A few years back, FX had announced that Noah Hawley was to create, write for, and help produce an adaptation of the Coen Bros. classic film, Fargo. As one does, I heard the news and was skeptical, extremely so. In the world of reboots/remakes/sequels/prequels, was the lacking of originality in cinema being brought over to television as well? I had found out about the series around the same time that Hannibal (the series) and Bates Motel had begun airing as well.
I hoped for the best and waited for the pilot episode of Fargo, and with that pilot, I instantly ate my words and thoughts and dived into the show. It borrows on themes and ideas of the film, but Hawley finds a way to bring an entirely new story to life. And he does that, once again with his latest show, Legion.
Noah Hawley made a deal with FX, which led him to write and create the show Legion, about the character David Heller (played by Dan Stevens), a(n important, and very powerful) mutant from Marvel Comics. As David (or his moniker, Legion) is a mutant, he is unable to be used in the Marvel Cinematic Universe currently, and Fox is seemingly more interested in starting their X-Men films again than expanding on what they’ve established, so it seemed less likely to get around to Heller, his abilities, but more importantly, his story.
The show begins it’s mere 8 episode run in Clockworks Psychiatric Hospital, as we find Heller being a patient for him being diagnosed with Schizophrenia, alongside him is his friend Lenny (Aubrey Plaza) and quickly (episode running time wise, not narratively as Heller has spent years in the hospital himself) Syd Barrett (played by Rachel Keller, and also inspired by the member of Pink Floyd). He is instantly infatuated with her, and their relationship brings them closer together, and eventually out of Clockworks.
I will attempt to avoid spoilers for the season as a whole but will need to discuss the season’s opener first, so if that is too much, to shorten the rest of the review, watch the show.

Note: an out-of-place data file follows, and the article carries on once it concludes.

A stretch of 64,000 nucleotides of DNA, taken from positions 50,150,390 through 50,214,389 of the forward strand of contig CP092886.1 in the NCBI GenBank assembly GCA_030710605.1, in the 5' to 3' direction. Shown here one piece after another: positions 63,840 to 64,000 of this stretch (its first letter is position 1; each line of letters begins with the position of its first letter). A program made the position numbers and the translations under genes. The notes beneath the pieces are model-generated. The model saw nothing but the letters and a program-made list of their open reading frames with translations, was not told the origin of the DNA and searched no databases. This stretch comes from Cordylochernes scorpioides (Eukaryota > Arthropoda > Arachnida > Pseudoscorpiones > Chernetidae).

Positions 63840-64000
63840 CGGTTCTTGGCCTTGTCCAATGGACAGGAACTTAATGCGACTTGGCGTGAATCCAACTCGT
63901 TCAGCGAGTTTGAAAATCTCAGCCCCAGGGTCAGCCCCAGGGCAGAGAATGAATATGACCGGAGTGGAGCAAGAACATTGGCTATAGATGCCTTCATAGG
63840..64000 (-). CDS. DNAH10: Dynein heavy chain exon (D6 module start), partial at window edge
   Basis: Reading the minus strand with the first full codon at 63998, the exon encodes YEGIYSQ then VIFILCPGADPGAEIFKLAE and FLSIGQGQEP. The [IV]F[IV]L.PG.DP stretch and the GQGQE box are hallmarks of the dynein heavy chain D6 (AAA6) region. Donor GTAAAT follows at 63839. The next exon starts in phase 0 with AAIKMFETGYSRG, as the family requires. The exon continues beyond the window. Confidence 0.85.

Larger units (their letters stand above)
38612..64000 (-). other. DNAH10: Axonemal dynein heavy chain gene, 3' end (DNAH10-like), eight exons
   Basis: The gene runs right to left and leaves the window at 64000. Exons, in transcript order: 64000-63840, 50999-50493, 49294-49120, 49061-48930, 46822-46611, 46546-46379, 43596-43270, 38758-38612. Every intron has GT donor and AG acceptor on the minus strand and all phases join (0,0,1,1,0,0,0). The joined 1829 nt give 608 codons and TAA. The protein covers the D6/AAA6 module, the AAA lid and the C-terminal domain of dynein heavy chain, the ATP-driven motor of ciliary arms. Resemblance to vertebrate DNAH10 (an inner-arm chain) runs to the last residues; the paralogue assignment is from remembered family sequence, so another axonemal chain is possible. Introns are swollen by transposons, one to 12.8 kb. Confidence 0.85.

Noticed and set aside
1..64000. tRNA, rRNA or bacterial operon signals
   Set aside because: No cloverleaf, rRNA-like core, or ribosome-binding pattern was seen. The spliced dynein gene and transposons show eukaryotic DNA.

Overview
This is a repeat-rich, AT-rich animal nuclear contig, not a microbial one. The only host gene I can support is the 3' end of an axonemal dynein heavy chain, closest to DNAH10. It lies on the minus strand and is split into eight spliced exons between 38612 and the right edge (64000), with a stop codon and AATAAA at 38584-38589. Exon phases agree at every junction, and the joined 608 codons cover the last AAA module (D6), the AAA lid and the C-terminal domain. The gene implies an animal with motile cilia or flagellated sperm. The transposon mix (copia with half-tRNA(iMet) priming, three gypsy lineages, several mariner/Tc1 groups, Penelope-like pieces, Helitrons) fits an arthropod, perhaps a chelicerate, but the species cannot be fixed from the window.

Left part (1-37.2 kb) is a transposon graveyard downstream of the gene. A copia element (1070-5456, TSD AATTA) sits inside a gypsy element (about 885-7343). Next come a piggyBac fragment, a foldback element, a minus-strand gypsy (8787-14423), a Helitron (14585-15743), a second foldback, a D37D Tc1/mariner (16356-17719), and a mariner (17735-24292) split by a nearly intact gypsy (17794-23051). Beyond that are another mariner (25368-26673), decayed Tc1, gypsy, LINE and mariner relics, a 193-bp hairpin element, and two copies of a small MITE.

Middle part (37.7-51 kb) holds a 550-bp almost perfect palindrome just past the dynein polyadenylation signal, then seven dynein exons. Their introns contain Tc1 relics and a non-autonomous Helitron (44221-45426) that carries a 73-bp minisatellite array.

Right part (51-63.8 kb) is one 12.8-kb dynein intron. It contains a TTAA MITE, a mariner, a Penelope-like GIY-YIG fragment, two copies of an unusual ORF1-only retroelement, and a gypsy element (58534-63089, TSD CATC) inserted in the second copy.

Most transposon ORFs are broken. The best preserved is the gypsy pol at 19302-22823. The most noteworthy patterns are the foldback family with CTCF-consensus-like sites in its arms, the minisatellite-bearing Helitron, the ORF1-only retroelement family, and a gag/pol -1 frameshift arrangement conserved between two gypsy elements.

It is soon revealed that even though David has spent his life believing and being treated as someone with a mental illness, we are shown that there’s more to it than that. A chase, a conspiracy, a giant battle, and multiple one-takes are shown in the first episode. Also, a lot of power exudes from Heller. The episode (and the rest of the series) relies on interrogation-like scenes, and the dialogue in each masterfully written scripts are just sublime. The pilot script is outstanding and made me inspect every episode closer to minute details which led me to watch every episode at minimum three times each.
It’s insanely early, but I will be willing to put money down on both Dan Stevens and Aubrey Plaza for award recognition. From Plaza’s ferocity that occasionally borders between sexy and absolutely terrifying, to Stevens who shows someone who is truly intertwined into their own mental illness that they want to escape from it, but while afraid of what it means to be without it.
And this is why I had to write about the show.
Visually, narrative, the dialogue, the performances, they are all impeccable, but at the core of the show is a person attempting to live with and without a mental illness. There are moments, phrases, and powerful imagery that constantly would strike a chord with me. I have been left speechless and frozen in my seat because they are moments, phrases, or an image that I have encountered, but more importantly have encountered very recently.
As someone with anxiety, depression, and a tendency to overthink every situation makes a violent cocktail that leaves me to isolate myself from my loved ones. It also makes it really tough to work and do things I love doing like writing and going out to watch movies, which used to be my one escape from reality. I know it’s been shown before, and will be shown again in the future, and we’ve all read it somewhere but seeing it on screen this time hit me harder than it has before. All of this has made me who I am, but it won’t define me.
Noah Hawley and his writing/production crew dealt with mental illnesses with such grace, and compassion that I was left in awe for the 8 hours of the show. To have someone battle, and tackle it on the forefront became so refreshing and when all the latest comic book films have been about making it bigger and bigger, Legion took a very deep dive into someone’s own explosive and scary mind.
At the end of the pilot, David asks Syd “is this real?” When our mind plays tricks on us daily, it’s so easy to lose sight of reality.